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Students were assigned this essay as...Students were assigned this essay as an inside look at oppression and racism from the last one hundred years, told by two elderly ladies in the book, Having Our Say. 100 Years of Degradation There are several books that have to be read in English 095. Having Our Say is one of them. My advice is to read this book while you are still in 090 or 094, just to get the advantage. These are some things that you will discover in this extraordinary biography. This book is tough to take as humorous, because it's heart-wrenching to look at racism in America, but Having Our Say, manages to pull off the feat. Having Our Say really makes you think and tries to somehow reflect on the past as if you were actually there. As a white male, I am amazed at how these two African American sisters were able to live through over one hundred years of racism and discrimination, and then be able to write about their experience in a humorous, yet very interesting way. Having Our Say chronicles the lives of Sadie and Bessie Delany, two elderly colored sisters they prefer the term colored to African-American, black, and negro, who are finally having their say. Now that everyone who ever kept them down is long dead, Sadie and Bessie tell the stories of their intriguing lives, from their Southern Methodist school upbringing to their involvement in the civil rights movement in New York City. Sadie is the older, 103 years old, and sweeter of the sisters. The first colored high school teacher in the New York Public School System, Sadie considers herself to be the Booker T. Washington of the sisters, always shying away from conflict and looking at both sides of the issue. Bessie is the younger sister, 101 years old, and is much more aggressive. A self-made dentist who was the only colored female at Columbia University when she attended dentistry school there, Bessie is the W.E.B. Dubois of the sisters, never backing down from any type of confrontation. As the sisters tell the stories of their ancestors and then of themselves, and how they have endured over 150 years of racism in America, they tend to focus mainly on the struggles that they encountered as colored women. Bessie brings laughter to the book with her honest, frank, and sometimes, confrontational take on life. Much of the humor arises from the interactions between the sisters because of their opposite personalities. The Delany sisters were greatly influenced by their father. With their father being a minister, the Delanys learned excellent moral values. These morals played an important part in their lives. They faced many hardships and trials in over one hundred years. Their father's influence played a major role in their survival. Other people in society did not know how to react to the Delany sisters. They were different from most other negro women of their day. They carried themselves with great pride, and they demanded respect everywhere they went, whether they got it or not. Although they were very different in many respects, they both possessed a zest for life. People showed many different reactions to that. I believe that Sadie and Bessie can teach us all a lesson in life. They were confident, life filled women. They always tried to put forth a positive outlook on everything, as if even the struggles were a blessing. For this we owe them a debt of gratitude. Having Our Say can be somewhat confusing to read at times, but I truly believe that it is worth the effort. This book will be part of my collection for a long time. Since we do a bit of research into the times and circumstances surrounding the books we read, I've discovered some interesting things about their early life environment that might contribute to their longevity. Harlem offered some amazing creativity in the early nineteen hundreds. Much of this creativity was referred to as the Harlem Renaissance. This period gave birth to such figures as Langston Hughes, Bill "Bojangles" Robinson, renowned writers such as Zora Neile Hurston, and many others. The Renaissance also gave way to organizations such as National Association for the Advancement of Colored People, the Urban League, and the Universal Negro Improvement Association, several of which are all still operating. My view is that the poetry was the best thing about this time. It was filled with emotion and conviction. During my research, I read quite a few of the poems from the Renaissance. In doing so, I had found a favorite. This poem is entitled "Nocturne of the Wharves" by, Arna Bontemps. It reads: All night they whine upon their ropes and boom against the dock with helpless prows: these little ships that are too worn for sailing front the wharf but do not rest at all. Tugging at the dim gray wharf they think no doubt of China and of bright Bombay, and they remember islands of the East, Formosa and the mountains of Japan. They think of cities ruined by the sea and they are restless, sleeping at the wharf. Tugging at the dim grey wharf they think no less of Africa. An east wind blows And salt spray sweeps the unattended decks. Shouts of dead men break upon the night. The captain calls his crew and they respond-- the little ships are dreaming"“land is near. But mist comes up to dim the copper coast, mist dissembles images of the trees. The captain and his men alike are lost and their shouts go down in the rising sound of waves. Ah little ships, I know your weariness! I know the sea-green shadows of your dream. For I have loved the cities of the sea, and desolations of the old days I have loved: I was a wanderer like you and I have broken down before the wind. I believe that 090 and 094 English students will probably enjoy this type of reading. There is so much more to this book than just the required reading. If you really look, there is an all new type of culture that our generation has never experienced. These are the things that make reading fun.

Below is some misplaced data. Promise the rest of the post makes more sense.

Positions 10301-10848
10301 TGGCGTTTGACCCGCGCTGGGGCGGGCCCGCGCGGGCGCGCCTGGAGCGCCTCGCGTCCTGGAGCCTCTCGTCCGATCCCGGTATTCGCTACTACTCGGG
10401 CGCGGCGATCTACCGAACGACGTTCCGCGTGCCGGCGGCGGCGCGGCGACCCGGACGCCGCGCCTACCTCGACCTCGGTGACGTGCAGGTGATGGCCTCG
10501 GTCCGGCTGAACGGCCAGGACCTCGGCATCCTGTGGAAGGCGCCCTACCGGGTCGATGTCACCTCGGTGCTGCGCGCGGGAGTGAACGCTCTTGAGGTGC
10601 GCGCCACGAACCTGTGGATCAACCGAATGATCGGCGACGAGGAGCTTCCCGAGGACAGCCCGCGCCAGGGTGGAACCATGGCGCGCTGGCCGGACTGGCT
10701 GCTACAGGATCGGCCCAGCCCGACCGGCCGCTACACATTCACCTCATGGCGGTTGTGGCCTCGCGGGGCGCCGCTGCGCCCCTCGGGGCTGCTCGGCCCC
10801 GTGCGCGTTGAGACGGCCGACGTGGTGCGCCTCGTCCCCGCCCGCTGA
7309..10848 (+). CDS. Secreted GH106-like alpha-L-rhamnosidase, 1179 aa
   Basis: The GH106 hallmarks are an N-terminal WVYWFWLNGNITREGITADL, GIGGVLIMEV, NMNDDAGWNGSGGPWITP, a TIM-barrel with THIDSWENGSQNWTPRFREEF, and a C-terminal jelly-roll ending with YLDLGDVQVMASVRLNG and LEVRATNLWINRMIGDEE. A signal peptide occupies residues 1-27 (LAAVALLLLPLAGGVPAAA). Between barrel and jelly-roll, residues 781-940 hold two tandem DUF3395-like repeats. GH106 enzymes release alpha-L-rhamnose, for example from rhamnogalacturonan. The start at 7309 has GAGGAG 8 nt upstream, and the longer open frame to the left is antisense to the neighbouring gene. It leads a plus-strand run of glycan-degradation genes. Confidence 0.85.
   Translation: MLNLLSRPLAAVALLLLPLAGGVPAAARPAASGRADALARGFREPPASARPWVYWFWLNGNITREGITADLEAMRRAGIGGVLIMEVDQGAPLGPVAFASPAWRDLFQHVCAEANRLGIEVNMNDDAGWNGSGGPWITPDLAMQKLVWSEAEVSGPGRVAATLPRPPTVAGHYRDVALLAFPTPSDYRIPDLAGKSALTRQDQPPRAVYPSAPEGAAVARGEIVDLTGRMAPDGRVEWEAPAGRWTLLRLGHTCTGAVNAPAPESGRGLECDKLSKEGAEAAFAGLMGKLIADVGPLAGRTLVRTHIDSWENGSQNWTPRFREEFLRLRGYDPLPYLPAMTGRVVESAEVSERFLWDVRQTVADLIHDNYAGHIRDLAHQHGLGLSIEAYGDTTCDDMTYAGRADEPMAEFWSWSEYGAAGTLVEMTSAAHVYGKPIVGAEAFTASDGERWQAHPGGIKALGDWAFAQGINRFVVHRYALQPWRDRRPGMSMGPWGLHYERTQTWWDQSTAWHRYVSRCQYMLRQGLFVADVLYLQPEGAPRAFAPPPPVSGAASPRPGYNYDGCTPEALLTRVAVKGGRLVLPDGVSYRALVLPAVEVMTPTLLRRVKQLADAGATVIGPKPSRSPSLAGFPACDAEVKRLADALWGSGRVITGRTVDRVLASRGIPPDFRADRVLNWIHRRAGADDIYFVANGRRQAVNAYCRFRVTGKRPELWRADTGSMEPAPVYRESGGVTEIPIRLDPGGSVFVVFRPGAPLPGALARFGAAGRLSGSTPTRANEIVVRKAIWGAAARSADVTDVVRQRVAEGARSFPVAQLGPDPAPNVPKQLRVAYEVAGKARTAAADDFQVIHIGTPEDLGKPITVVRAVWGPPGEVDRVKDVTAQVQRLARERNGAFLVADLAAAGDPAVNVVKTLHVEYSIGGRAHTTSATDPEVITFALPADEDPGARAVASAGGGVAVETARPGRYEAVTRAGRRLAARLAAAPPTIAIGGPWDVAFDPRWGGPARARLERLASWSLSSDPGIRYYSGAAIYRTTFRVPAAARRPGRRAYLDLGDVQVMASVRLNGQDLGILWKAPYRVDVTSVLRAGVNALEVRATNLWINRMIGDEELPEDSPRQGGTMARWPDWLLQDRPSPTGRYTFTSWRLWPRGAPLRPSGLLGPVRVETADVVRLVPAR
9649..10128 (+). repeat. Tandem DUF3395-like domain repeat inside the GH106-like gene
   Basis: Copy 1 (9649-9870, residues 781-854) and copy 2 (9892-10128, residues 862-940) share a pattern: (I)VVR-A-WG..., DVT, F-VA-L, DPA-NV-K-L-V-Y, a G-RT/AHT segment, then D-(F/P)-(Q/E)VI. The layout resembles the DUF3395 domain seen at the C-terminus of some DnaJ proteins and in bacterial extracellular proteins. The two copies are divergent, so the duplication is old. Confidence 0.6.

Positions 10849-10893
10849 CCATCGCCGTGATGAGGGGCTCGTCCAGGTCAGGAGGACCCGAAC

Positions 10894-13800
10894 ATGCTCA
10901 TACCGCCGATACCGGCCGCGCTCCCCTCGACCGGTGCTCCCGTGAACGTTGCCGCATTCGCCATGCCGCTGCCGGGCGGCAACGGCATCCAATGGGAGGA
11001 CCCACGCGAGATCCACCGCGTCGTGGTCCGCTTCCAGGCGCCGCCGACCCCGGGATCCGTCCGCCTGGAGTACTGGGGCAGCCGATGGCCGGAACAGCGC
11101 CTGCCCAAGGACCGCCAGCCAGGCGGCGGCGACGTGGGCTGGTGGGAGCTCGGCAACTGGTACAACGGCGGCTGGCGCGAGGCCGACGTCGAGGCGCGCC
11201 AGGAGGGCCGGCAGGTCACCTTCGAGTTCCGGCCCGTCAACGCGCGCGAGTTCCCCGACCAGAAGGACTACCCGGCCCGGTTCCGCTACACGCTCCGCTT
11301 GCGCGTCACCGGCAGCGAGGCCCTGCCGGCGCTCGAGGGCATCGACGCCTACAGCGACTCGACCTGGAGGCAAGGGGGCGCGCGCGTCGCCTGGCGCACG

Students were assigned this essay as an inside look at oppression and racism from the last one hundred years, told by two elderly ladies in the book, Having Our Say. 100 Years of Degradation There are several books that have to be read in English 095. Having Our Say is...